Despite these limitations, the results of this analysis suggest that postdischarge organ space infections are not reliably predicted by routine WBC data obtained prior to discharge in children otherwise clinically ready for discharge. Whether or not clinical utility exists for WBC data in patients with clinical evidence of persistent or recurrent OSI remains uncertain. Future efforts should therefore explore the predictive value of postoperative WBC data in the context of clinically relevant symptoms, such as fever, recurrent abdominal pain, and diarrhea.
Members of the Eastern Pediatric Surgery Network (EPSN) who contributed to this manuscript as coauthors include: Matthew T Santore, MD, FACS, Jennifer R DeFazio, MD, Stefan M Scholz, MD, PhD, FACS, Danielle I Aronowitz, MD, Brendan T Campbell, MD, MPH, FACS, Devon T Collins, MPH, Sarah J Commander, MD, MHS, Goeto Dantes, MD, Katerina Dukleska, MD, Abigail Engwall-Gill, MD, Joseph R Esparaz, MD, MPH, Claire Gerall, MD, Cornelia L Griggs, MD, David N Hanna, MD, Abdulraouf Lamoshi, MD, MPH, MS, Aaron M Lipskar, MD, Claudia P Orlas Bolanos, BS, Elizabeth Pace, MD, Elisabeth T Tracy, MD, FACS, Sacha Williams, MD, MPH, MS, Lucy Zhang, MD From the Department of Surgery, Children’s Hospital of Philadelphia, Philadelphia, PA (Aronowitz); Department of Pediatric Surgery, Vanderbilt Children’s Hospital, Nashville, TN (Hanna); Division of Pediatric Surgery, Johns Hopkins All Children’s Hospital, St. Petersburg, FL (Williams); Division of Pediatric Surgery, Yale New Haven Children’s Hospital/Yale School of Medicine, New Haven, CT (Zhang); Department of Surgery, Children’s National Hospital, Washington, DC (Collins); Division of General Pediatric Surgery, Johns Hopkins Children’s Center/Johns Hopkins School of Medicine, Baltimore, MD (Engwall-Gill); Department of Surgery, Division of Pediatric Surgery, University of Alabama at Birmingham, Children’s of Alabama, Birmingham, AL (Esparaz); Division of Pediatric Surgery, Department of Surgery, Children’s Healthcare of Atlanta, Emory University, Atlanta, GA (Santore, Dantes); Division of Pediatric Surgery, New York Presbyterian Morgan Stanley Children’s Hospital, Columbia University Vagelos Colleges of Physicians and Surgeons, New York, NY (DeFazio, Gerall); Division of Pediatric Surgery, UPMC Children’s Hospital of Pittsburgh, Pittsburgh, PA (Scholz, Pace); Department of Surgery, Connecticut Children’s Hospital, Hartford, CT (Campbell, Dukleska); Department of Surgery, Duke Children’s Hospital and Health Center, Duke University School of Medicine, Durham, NC (Commander, Tracy); Division of Pediatric Surgery, Massachusetts General Hospital, Harvard Medical School, Boston, MA (Griggs, Orlas Bolanos); and Division of Pediatric Surgery, Cohen Children’s Medical Center, Zucker School of Medicine at Hofstra/Northwell, New Hyde Park, NY (Lamoshi, Lipskar).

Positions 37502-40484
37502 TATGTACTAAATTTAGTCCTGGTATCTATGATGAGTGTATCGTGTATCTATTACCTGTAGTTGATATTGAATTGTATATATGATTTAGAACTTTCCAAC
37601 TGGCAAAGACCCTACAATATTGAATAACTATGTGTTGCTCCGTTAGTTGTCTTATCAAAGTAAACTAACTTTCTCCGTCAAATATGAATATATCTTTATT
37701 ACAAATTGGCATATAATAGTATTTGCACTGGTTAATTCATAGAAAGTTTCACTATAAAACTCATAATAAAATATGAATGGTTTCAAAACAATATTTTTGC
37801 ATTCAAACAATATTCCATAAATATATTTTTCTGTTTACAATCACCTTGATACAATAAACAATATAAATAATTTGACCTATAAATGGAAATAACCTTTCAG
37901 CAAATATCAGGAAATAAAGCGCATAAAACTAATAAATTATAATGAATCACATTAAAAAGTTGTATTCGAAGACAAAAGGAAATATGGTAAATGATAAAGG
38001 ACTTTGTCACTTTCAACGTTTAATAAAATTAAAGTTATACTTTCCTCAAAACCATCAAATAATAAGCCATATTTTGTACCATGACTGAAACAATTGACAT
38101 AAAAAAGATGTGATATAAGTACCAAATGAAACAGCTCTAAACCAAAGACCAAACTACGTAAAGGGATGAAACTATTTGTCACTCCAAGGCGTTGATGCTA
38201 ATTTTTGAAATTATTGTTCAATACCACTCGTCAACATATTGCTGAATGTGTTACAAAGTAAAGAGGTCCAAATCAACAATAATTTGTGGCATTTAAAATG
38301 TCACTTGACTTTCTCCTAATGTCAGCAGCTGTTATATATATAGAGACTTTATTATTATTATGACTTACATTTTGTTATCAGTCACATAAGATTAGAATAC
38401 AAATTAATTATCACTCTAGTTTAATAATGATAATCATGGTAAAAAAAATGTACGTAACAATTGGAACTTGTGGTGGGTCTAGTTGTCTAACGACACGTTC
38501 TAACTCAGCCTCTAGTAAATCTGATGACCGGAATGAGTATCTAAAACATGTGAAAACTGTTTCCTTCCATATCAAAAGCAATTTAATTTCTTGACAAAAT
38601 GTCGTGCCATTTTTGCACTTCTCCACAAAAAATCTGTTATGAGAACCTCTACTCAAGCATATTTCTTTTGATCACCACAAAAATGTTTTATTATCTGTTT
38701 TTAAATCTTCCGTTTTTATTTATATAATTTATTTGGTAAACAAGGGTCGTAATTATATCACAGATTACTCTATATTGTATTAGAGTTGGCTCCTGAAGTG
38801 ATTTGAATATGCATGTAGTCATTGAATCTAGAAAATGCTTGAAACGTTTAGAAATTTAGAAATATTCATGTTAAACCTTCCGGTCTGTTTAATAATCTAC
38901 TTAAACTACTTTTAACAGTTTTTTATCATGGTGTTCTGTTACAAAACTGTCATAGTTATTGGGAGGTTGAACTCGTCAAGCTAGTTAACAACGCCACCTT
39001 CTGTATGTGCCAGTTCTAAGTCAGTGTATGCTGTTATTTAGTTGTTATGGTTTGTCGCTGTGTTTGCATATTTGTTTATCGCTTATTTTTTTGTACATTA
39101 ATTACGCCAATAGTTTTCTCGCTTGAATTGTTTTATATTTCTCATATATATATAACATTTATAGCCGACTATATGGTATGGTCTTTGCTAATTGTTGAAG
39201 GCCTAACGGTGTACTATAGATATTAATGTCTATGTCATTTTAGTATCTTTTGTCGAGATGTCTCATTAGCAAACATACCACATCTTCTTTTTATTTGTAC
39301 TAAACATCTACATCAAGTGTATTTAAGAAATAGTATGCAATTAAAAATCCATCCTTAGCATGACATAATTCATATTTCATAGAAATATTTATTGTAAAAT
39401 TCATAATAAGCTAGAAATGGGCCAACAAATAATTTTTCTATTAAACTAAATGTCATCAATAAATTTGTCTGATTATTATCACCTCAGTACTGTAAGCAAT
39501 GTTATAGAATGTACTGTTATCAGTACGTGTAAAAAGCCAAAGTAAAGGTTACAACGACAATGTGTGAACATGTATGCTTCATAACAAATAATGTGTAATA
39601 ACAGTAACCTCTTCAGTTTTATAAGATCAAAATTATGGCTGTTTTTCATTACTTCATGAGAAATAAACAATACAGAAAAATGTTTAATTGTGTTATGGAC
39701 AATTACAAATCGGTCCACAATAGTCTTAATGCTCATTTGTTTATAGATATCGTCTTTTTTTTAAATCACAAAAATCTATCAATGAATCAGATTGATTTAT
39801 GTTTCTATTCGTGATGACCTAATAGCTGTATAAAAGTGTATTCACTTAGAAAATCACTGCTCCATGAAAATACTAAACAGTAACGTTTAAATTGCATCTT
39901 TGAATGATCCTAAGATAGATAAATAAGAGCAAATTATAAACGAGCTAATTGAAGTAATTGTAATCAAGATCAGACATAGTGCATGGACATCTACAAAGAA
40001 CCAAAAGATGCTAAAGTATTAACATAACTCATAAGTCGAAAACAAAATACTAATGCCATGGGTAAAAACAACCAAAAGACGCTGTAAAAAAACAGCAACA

Conceptualization: Cramm, Graham, Allukian, Blakely, Chandler, Cowles, Feng, Kunisaki, Rangel, Russell, Santore, DeFazio, Scholz, Campbell, Griggs, Lispkar, Tracy
Data curation: Cramm, Graham
Formal analysis: Cramm, Graham, Rangel
Investigation: Cramm, Graham, Allukian, Blakely, Chandler, Cowles, Feng, Kunisaki, Russell, Santore, DeFazio, Scholz, Aronowitz, Campbell, Collins, Commander, Dantes, Dukleska, Engwall-Gill, Esparaz, Gerall, Griggs, Hanna, Lamoshi, Lispkar, Orlas Bolanos, Pace, Tracy, Williams, Zhang, Rangel
Methodology: Cramm, Graham, Rangel
Project administration: Cramm, Kunisaki, Rangel
Visualization: Cramm, Graham, Allukian, Blakely, Chandler, Cowles, Feng, Kunisaki, Russell, Santore, DeFazio, Scholz, Aronowitz, Campbell, Collins, Commander, Dantes, Dukleska, Engwall-Gill, Esparaz, Gerall, Griggs, Hanna, Lamoshi, Lispkar, Orlas Bolanos, Pace, Tracy, Williams, Zhang, Rangel
Writing – original draft: Cramm, Graham, Rangel
Writing – review & editing: Cramm, Graham, Allukian, Blakely, Chandler, Cowles, Feng, Kunisaki, Russell, Santore, DeFazio, Scholz, Aronowitz, Campbell, Collins, Commander, Dantes, Dukleska, Engwall-Gill, Esparaz, Gerall, Griggs, Hanna, Lamoshi, Lispkar, Orlas Bolanos, Pace, Tracy, Williams, Zhang, Rangel
Resources: Allukian, Blakely, Chandler, Cowles, Feng, Kunisaki, Russell, Santore, DeFazio, Scholz, Campbell, Dukleska, Griggs, Lispkar, Tracy, Rangel